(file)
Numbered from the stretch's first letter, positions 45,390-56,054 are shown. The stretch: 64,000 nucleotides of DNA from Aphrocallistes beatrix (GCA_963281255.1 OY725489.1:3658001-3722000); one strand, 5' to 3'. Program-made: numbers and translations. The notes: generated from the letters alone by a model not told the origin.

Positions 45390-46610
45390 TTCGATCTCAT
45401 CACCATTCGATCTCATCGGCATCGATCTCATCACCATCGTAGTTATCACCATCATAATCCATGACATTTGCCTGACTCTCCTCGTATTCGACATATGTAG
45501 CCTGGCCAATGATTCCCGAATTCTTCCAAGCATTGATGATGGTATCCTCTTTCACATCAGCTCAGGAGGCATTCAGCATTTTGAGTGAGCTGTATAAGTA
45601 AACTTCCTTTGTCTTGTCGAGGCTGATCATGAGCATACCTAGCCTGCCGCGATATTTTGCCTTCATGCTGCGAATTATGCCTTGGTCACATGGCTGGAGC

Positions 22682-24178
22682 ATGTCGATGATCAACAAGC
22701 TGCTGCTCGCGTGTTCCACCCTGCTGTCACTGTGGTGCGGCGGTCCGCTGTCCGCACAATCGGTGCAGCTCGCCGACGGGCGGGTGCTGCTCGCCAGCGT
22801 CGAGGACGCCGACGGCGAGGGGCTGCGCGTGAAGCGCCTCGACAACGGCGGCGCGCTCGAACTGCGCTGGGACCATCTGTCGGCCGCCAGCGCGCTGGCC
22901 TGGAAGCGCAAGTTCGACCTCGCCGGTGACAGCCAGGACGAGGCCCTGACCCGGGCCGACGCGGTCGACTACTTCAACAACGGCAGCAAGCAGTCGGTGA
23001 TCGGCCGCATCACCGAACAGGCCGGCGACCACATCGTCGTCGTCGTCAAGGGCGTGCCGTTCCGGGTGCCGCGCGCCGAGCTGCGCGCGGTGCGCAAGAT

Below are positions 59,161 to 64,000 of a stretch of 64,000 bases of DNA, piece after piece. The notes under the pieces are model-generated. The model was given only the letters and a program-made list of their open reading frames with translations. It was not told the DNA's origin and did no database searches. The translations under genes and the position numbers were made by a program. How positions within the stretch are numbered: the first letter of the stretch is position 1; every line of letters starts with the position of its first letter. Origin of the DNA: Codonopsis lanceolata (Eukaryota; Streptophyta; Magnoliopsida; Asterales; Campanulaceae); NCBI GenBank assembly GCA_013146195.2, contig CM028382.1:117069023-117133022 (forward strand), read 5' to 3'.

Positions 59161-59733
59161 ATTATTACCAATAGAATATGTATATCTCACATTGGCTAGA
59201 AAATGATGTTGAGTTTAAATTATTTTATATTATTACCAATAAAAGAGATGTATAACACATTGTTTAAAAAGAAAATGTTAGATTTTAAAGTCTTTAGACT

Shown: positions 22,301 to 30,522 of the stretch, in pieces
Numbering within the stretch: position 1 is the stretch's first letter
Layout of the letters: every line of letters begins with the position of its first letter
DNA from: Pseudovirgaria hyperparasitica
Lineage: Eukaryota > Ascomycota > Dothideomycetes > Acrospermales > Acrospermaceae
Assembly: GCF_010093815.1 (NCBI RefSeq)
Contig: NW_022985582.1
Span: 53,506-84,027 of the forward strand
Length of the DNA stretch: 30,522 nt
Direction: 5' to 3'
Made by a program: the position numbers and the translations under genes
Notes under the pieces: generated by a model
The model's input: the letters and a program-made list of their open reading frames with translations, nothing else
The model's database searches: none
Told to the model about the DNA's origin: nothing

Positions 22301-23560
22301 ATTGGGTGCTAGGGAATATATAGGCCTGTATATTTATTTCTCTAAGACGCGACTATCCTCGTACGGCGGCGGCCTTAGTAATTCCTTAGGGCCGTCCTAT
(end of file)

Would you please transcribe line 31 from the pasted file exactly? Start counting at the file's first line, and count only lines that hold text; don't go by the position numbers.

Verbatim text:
Told to the model about the DNA's origin: nothing